Disney's 'Tomorrowland' edges out competition in unspectacular debut

A still from Walt Disney's Tomorrowland.
Source: Walt Disney Pictures
A still from Walt Disney's Tomorrowland.

There weren't as many fireworks at the Memorial Day weekend box office this year as newcomer "Tomorrowland" disappointed with a $32.2 million debut.

The science-fiction adventure stars George Clooney and was directed by Brad Bird of "Mission: Impossible - Ghost Protocol" renown. The Disney release is expected to pull in a lackluster $40.7 million for the four-day period.

That's still good enough for a first place finish, with Universal's "Pitch Perfect 2" coming in a close second with an estimated $30.3 million three-day haul and a projected $37.9 million for the four days. The acappella comedy's domestic total stands at $125.4 million.

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"Tomorrowland" had been expected to generate $40 million over the three-day period and $50 million over the four-day stretch. With a $180 million price tag, Disney faces an uphill climb to profitability. Not helping matters, overseas figures were an underwhelming $26.7 million.

Disney distribution chief Dave Hollis predicted that the film would pick up steam as schools let out, noting it is the only PG-rated release in the month of May.

"The trade off when you're taking a bit of a chance on a new piece of 1/8intellectual property 3/8 is that... it takes audiences a little longer to find a film," he said, adding, "This one is going to find its audience."

"Tomorrowland" appears to have been dinted by middling reviews and an overly secretive marketing campaign that left too many plot details under wraps. The film's opening weekend crowd was 51 percent male, with adults making up 61 percent of ticket-buyers and families comprising 30 percent of customers. It received a mediocre B CinemaScore, indicating mixed word-of-mouth.

Hollis said consumers initially seemed to respond to marketing materials that teased the film's plot elements while keeping plot information close to the chest, but the studio would comb over exit data to see if the strategy backfired.

"We wanted it to be something that was cool and edgy and mysterious," he said.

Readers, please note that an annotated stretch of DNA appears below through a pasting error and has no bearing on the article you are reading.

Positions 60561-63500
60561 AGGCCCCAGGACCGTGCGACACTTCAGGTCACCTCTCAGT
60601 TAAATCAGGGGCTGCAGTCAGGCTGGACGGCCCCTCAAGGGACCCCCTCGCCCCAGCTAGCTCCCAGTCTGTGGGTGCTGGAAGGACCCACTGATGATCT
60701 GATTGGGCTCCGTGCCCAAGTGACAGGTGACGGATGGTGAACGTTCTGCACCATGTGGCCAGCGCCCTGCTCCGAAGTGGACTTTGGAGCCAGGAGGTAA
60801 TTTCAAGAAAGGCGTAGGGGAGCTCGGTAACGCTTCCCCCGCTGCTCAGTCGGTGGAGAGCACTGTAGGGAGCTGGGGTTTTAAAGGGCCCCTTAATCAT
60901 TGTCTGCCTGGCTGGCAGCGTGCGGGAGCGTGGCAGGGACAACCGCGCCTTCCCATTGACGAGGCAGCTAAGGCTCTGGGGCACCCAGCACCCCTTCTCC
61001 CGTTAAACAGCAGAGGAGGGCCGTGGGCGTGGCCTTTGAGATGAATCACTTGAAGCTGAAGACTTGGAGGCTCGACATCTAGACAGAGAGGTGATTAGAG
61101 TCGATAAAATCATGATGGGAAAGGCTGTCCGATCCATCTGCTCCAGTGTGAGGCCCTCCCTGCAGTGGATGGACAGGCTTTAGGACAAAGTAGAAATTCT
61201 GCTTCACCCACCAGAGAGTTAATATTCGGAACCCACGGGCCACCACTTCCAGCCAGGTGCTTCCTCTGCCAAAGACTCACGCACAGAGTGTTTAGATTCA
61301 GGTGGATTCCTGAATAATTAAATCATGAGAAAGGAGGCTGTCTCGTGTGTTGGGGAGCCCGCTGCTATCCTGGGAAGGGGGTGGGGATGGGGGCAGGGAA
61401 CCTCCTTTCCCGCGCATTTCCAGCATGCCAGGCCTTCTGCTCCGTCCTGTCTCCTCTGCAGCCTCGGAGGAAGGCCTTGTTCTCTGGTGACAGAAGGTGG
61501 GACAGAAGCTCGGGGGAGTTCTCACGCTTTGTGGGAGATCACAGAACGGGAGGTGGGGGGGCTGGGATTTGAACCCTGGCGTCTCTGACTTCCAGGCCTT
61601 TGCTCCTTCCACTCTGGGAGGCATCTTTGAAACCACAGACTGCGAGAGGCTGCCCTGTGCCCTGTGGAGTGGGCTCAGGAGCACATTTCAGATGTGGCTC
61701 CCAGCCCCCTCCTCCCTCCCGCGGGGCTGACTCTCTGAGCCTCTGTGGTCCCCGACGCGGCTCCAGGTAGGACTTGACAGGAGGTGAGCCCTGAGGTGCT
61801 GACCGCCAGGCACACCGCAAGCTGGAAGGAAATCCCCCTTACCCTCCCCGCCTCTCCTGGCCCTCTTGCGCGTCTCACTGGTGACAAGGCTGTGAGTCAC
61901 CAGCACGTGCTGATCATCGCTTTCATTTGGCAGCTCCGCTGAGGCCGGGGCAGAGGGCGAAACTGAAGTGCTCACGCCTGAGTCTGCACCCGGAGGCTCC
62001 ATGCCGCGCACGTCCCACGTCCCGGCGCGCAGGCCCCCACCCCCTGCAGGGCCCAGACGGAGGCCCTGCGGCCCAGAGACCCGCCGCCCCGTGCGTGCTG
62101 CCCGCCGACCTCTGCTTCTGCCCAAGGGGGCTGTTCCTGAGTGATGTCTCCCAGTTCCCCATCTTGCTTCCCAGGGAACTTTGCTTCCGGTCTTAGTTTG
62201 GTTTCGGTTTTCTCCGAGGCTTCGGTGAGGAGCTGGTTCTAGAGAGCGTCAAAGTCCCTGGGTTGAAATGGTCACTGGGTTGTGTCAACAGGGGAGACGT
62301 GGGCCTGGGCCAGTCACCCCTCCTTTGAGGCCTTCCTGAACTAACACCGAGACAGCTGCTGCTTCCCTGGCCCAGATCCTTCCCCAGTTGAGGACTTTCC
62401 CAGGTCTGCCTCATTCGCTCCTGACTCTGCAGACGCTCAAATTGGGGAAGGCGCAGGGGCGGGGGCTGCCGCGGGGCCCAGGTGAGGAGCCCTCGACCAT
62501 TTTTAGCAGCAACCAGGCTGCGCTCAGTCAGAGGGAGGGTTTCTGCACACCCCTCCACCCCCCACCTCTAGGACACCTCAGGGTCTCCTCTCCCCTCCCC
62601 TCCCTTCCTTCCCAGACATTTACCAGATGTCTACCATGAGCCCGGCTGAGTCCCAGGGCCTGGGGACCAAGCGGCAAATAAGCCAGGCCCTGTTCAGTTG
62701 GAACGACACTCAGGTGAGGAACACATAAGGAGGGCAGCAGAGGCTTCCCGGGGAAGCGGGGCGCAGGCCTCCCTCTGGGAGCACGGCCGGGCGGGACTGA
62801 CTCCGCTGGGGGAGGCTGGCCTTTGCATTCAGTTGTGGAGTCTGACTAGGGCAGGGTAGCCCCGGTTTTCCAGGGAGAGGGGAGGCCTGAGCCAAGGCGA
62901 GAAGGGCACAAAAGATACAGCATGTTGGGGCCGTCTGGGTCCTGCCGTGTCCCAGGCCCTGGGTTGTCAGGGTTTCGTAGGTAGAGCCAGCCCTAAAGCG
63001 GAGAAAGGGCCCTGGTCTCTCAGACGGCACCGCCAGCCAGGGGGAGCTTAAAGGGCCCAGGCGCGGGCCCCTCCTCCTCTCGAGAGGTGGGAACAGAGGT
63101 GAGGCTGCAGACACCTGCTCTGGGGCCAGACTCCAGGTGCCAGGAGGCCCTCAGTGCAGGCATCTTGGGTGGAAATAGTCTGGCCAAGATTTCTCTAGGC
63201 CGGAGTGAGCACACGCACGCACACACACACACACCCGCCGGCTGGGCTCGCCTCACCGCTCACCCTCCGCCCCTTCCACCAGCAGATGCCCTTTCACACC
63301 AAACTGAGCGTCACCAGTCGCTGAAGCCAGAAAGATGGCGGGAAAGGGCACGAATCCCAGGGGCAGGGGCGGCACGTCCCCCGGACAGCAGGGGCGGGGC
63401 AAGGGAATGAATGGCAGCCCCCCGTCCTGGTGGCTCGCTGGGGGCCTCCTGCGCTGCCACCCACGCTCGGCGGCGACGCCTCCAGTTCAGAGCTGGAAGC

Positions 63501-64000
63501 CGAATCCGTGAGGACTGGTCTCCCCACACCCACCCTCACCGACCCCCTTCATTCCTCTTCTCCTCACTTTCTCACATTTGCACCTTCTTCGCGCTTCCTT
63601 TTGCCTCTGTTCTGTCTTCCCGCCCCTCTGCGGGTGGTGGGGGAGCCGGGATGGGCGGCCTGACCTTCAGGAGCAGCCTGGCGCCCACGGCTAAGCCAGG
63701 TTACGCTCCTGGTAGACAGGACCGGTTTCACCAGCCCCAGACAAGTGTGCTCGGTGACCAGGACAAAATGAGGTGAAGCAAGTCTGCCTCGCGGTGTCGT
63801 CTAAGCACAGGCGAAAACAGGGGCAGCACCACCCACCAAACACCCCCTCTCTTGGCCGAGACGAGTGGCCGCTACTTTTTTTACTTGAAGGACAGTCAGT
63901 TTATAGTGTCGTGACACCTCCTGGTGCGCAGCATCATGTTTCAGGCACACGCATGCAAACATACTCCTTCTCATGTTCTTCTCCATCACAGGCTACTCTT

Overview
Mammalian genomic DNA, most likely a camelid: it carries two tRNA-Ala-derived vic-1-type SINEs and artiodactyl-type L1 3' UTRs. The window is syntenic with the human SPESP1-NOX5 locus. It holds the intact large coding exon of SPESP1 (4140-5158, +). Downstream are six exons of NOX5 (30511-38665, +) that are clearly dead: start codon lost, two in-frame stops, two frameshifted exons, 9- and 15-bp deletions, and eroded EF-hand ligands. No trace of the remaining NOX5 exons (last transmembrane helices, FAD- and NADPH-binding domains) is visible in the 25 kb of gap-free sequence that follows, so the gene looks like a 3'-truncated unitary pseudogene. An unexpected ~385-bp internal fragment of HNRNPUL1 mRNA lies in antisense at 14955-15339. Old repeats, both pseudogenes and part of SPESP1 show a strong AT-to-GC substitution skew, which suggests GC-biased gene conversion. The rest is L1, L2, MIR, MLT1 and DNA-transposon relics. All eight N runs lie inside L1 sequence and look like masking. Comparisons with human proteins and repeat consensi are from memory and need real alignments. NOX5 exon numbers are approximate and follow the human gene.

The weekend's other new wide release, "Poltergeist," pulled in $23 million from 3,240 locations for the three days and will make roughly $27.7 million for its first four days. The horror remake cost an economical $35 million to produce and was backed by Fox 2000 and Metro-Goldwyn-Mayer.

Warner Bros.' "Mad Max: Fury Road" had a solid hold, adding $23.8 million in its second weekend and pushing its domestic total to $87.3 million. It will do approximately $30 million worth of business over the four-day weekend. Still, with a budget of $150 million, plus promotion and marketing costs, the apocalyptic adventure has a lot of ground left to cover before it pushes into the black.

"Avengers: Age of Ultron" rounded out the top five, with the superhero sequel nabbing $20.9 million and driving its stateside haul to $404.1 million.

Among art house releases, Fox Searchlight's "Far From the Madding Crowd" expanded from 289 theaters to 865 locations, picking up $2.3 million in the process. The adaptation of Thomas Hardy's novel has earned $5.4 million.

The overall box office will likely trail last year's Memorial Day weekend, when "X-Men: Days of Future Past" opened to $90.8 million, by 19 percent. It also won't even crack the top ten Memorial Day weekends of all time.

"All it takes is one big movie to power a Memorial Day weekend, and we didn't have that," said Paul Dergarabedian, senior media analyst at Rentrak.

(Disclosure: Universal Pictures is owned by Comcast, which also owns CNBC.)